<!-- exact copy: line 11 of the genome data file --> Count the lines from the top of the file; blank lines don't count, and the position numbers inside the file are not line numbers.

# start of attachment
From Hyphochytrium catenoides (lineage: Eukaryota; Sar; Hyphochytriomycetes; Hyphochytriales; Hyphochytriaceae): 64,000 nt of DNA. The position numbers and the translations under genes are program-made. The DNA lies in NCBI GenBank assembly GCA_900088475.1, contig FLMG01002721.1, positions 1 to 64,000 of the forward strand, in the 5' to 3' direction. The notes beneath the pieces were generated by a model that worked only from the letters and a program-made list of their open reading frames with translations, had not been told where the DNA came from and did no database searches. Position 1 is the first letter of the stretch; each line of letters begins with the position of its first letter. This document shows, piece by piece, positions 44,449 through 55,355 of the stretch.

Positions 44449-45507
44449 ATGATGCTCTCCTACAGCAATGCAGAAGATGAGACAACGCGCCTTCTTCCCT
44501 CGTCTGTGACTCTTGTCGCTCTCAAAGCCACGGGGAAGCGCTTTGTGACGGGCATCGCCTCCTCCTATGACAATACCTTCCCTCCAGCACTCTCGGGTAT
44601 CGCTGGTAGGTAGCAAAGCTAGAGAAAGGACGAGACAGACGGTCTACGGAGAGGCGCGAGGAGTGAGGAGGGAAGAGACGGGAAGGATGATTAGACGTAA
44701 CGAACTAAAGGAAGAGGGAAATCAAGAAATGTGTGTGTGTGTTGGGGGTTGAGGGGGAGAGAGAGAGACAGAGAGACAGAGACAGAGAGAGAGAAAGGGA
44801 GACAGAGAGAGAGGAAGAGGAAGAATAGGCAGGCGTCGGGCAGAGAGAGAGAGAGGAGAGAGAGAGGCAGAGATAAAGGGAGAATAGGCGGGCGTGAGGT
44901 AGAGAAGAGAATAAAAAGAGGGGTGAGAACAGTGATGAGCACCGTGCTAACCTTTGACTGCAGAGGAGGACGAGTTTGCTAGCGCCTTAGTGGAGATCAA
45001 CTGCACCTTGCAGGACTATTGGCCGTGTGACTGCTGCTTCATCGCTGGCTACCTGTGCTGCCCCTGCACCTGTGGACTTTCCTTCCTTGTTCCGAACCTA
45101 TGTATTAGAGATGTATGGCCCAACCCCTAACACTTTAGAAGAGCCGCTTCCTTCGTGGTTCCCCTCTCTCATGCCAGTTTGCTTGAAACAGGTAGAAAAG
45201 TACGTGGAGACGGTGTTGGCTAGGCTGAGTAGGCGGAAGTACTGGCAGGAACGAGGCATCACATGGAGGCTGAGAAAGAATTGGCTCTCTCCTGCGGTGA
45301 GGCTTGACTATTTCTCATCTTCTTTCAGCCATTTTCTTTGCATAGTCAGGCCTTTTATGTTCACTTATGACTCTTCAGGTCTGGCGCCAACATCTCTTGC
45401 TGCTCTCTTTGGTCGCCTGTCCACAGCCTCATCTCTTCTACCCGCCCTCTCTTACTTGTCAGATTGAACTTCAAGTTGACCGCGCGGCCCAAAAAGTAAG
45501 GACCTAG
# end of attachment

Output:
45201 TACGTGGAGACGGTGTTGGCTAGGCTGAGTAGGCGGAAGTACTGGCAGGAACGAGGCATCACATGGAGGCTGAGAAAGAATTGGCTCTCTCCTGCGGTGA